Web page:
US federal government considers waiving incentive limits for new recruits; Canada warns officials of personal data breach: management & workforce news in brief

By on 23/11/2023 | Updated on 23/11/2023
The OPM emblem

Global Government Forum’s digest of the news you need to know but might have missed.

OPM proposes giving agencies authority to waive incentive limits as part of recruitment drive

The US Office of Personnel Management (OPM) has proposed new regulations that would allow agencies to waive the current limits on recruitment and relocation incentives.

The changes could make it easier for federal agencies to attract prospective employees to jobs that are currently difficult to fill, as well as relieving the OPM of some of its administrative work.

At present, agencies can apply recruitment and relocation incentives up to 25% of an employee’s basic annual pay. Under the new proposal, agencies with critical hiring needs could request to double the incentives rate to 50% of an employee’s basic annual pay, though the maximum total incentives package would remain 100% of an employee’s annual basic pay over four years, the same as it stands today.

Under the plans, an official would be required to review each agency’s waiver requests.

The new regulations would also scrap the six-month minimum service period currently needed to secure incentive payment, and OPM said it would make positions such as paid internships eligible for the same incentives in a bid to make them easier to fill.

Read more: Biden warns of ‘dangers’ of removing civil service protections from US federal officials

Canadian federal government warns staff of data breach

Canadian public servants’ personal and financial information may have been accessed in a data breach on 19 October, the federal government warned employees in a statement published on 17 November.

The breach targeted data held by Brookfield Global Relocation Services (BGRS) and SIRVA Worldwide Relocation & Moving Services, two firms used by government to provide employees with relocation support.

“Given the significant volume of data being assessed, we cannot yet identify specific individuals impacted,” the government said.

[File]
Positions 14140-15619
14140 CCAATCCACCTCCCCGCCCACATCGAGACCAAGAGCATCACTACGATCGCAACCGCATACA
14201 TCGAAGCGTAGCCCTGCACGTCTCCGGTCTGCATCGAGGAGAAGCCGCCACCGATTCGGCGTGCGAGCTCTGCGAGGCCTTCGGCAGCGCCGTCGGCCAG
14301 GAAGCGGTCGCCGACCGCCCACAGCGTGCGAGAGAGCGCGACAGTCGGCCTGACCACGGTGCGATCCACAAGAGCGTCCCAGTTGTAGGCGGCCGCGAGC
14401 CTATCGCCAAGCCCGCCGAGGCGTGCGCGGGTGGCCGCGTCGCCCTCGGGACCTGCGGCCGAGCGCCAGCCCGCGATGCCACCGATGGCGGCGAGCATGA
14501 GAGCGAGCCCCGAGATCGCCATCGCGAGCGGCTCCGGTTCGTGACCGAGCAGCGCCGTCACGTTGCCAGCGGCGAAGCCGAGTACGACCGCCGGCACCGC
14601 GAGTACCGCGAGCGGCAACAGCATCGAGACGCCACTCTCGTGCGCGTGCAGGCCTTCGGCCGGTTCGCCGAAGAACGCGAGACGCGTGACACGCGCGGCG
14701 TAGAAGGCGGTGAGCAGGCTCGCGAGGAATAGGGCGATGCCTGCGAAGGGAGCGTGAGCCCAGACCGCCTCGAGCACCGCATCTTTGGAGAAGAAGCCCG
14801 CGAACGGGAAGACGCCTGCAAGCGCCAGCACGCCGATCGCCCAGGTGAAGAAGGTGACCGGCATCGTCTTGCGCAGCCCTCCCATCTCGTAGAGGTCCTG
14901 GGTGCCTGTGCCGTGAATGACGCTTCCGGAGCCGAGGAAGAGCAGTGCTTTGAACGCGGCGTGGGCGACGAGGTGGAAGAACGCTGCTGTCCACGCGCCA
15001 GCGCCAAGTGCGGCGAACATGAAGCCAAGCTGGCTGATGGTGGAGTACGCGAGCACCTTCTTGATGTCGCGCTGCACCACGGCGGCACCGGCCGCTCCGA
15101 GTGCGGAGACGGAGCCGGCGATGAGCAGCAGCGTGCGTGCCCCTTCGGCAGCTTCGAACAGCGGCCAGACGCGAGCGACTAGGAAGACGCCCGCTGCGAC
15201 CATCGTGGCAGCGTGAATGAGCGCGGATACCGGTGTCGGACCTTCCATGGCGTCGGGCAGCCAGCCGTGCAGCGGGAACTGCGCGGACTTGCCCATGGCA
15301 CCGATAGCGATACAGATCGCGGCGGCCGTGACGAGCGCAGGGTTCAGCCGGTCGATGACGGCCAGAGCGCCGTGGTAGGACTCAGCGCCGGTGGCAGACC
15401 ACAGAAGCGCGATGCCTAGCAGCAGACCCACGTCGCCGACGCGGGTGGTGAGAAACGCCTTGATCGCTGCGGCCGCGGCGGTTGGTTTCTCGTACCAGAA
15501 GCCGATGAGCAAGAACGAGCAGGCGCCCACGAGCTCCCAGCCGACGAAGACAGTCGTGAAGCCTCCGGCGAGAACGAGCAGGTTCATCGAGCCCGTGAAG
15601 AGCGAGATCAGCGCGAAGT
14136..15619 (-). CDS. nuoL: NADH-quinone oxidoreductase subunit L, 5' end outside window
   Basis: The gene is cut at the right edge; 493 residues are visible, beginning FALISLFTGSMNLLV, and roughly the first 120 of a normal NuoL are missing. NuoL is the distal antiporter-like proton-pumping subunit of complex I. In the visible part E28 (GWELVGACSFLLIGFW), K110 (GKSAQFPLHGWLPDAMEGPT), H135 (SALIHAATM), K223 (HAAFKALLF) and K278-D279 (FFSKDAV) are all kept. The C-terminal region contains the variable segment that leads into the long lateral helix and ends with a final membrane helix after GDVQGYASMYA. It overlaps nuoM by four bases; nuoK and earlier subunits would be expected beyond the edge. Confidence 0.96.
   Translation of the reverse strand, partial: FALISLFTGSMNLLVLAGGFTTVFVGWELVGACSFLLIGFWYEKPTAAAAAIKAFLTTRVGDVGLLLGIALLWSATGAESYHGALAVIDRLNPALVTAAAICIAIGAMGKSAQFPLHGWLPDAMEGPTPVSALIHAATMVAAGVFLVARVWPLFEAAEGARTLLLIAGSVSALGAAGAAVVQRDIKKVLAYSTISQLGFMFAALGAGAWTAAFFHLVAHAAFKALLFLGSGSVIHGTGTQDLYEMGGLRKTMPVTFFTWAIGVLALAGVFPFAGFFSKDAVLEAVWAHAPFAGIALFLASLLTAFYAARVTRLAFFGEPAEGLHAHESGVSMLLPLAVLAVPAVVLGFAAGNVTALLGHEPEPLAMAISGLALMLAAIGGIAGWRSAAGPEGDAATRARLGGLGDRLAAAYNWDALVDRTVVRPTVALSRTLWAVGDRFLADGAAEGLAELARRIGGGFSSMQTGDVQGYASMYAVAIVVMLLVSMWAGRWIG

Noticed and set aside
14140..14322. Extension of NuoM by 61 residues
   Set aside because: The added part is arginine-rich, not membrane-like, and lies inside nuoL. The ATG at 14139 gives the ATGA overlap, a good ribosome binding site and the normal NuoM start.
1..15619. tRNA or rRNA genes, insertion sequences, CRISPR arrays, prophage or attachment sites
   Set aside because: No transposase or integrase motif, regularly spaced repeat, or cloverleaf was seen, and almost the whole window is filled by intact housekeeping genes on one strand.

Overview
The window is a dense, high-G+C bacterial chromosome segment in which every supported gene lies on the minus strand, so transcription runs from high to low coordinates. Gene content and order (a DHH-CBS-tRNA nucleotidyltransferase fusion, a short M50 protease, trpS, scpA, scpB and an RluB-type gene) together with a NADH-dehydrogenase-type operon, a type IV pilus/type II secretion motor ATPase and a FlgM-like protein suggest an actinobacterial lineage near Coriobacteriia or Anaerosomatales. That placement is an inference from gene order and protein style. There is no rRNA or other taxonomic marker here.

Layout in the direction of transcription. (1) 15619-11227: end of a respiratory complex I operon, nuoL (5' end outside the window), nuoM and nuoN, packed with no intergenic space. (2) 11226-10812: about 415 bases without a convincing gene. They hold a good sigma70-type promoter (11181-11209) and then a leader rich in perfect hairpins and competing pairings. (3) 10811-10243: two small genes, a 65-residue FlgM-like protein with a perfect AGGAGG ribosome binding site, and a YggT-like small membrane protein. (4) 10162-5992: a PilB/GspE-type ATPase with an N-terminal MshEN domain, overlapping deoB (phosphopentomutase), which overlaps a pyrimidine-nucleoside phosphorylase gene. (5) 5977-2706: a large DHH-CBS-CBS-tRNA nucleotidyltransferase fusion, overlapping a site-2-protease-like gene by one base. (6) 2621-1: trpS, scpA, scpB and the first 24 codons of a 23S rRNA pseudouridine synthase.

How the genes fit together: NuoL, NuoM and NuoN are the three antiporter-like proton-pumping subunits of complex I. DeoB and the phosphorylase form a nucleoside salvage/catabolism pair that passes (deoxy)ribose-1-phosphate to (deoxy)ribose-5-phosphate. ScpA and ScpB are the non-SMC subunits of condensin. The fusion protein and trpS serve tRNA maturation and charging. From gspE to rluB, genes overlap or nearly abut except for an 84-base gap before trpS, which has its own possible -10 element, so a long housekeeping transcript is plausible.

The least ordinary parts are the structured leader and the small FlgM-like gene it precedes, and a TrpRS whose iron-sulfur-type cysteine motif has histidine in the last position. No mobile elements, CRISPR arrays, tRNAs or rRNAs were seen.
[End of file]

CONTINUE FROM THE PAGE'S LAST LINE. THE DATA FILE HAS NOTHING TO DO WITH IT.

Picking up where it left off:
Among those informed of the breach were members of the Royal Canadian Mounted Police (RCMP) and the Canadian Armed Forces. The Treasury Board of Canada Secretariat said that current and former employees who were relocated with BGRS or SIRVA Canada over the last 24 years, and whose data may have been compromised, would be provided with credit monitoring and valid passport reissuing services.

Both BGRS and SIRVA have been approached by the government to monitor the issue, and the incident has been reported to the Canadian Centre for Cyber Security, the Office of the Privacy Commissioner, and the RCMP.

Past and present employees have been asked to stay alert for suspicious activity on their accounts, and to update their login credentials and enable multi-factor authentication for online transactions.

Read more: Canadian government plans C$500m of in-year budget cuts

Australia’s Glyn Davis urges officials to give frank and fearless advice

Australia’s secretary of the Department of the Prime Minister and Cabinet, Glyn Davis, has urged public servants to be confident about giving honest advice in a workforce-wide message sent last week.

The message coincided with the publication of a long-awaited integrity taskforce report that was signed off in principle by the Secretaries Board in September. Entitled ‘Louder than Words: An Australian Public Service (APS) Integrity Action Plan’, the report was released in tandem with an integrity good practice guide for officials.